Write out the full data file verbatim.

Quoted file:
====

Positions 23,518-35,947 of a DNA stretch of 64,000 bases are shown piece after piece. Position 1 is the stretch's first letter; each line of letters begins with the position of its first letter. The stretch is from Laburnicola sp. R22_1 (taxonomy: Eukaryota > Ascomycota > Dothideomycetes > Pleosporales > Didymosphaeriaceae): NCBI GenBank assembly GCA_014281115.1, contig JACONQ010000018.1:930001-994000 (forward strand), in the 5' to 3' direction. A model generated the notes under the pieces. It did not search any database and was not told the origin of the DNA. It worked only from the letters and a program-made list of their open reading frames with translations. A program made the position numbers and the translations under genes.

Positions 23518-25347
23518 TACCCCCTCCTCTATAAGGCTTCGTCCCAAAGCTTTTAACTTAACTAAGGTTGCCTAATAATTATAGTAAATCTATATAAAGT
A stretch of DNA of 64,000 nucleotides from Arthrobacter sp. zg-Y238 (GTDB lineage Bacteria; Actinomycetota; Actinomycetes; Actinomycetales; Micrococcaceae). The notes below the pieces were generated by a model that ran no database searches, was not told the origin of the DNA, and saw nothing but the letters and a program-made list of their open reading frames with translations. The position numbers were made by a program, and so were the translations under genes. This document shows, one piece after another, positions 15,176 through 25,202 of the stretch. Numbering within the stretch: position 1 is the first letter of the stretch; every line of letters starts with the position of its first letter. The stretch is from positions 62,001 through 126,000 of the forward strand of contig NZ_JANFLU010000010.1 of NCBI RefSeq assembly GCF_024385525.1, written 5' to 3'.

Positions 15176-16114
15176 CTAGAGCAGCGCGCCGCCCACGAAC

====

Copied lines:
Positions 23,518-35,947 of a DNA stretch of 64,000 bases are shown piece after piece. Position 1 is the stretch's first letter; each line of letters begins with the position of its first letter. The stretch is from Laburnicola sp. R22_1 (taxonomy: Eukaryota > Ascomycota > Dothideomycetes > Pleosporales > Didymosphaeriaceae): NCBI GenBank assembly GCA_014281115.1, contig JACONQ010000018.1:930001-994000 (forward strand), in the 5' to 3' direction. A model generated the notes under the pieces. It did not search any database and was not told the origin of the DNA. It worked only from the letters and a program-made list of their open reading frames with translations. A program made the position numbers and the translations under genes.

Positions 23518-25347
23518 TACCCCCTCCTCTATAAGGCTTCGTCCCAAAGCTTTTAACTTAACTAAGGTTGCCTAATAATTATAGTAAATCTATATAAAGT
A stretch of DNA of 64,000 nucleotides from Arthrobacter sp. zg-Y238 (GTDB lineage Bacteria; Actinomycetota; Actinomycetes; Actinomycetales; Micrococcaceae). The notes below the pieces were generated by a model that ran no database searches, was not told the origin of the DNA, and saw nothing but the letters and a program-made list of their open reading frames with translations. The position numbers were made by a program, and so were the translations under genes. This document shows, one piece after another, positions 15,176 through 25,202 of the stretch. Numbering within the stretch: position 1 is the first letter of the stretch; every line of letters starts with the position of its first letter. The stretch is from positions 62,001 through 126,000 of the forward strand of contig NZ_JANFLU010000010.1 of NCBI RefSeq assembly GCF_024385525.1, written 5' to 3'.

Positions 15176-16114
15176 CTAGAGCAGCGCGCCGCCCACGAAC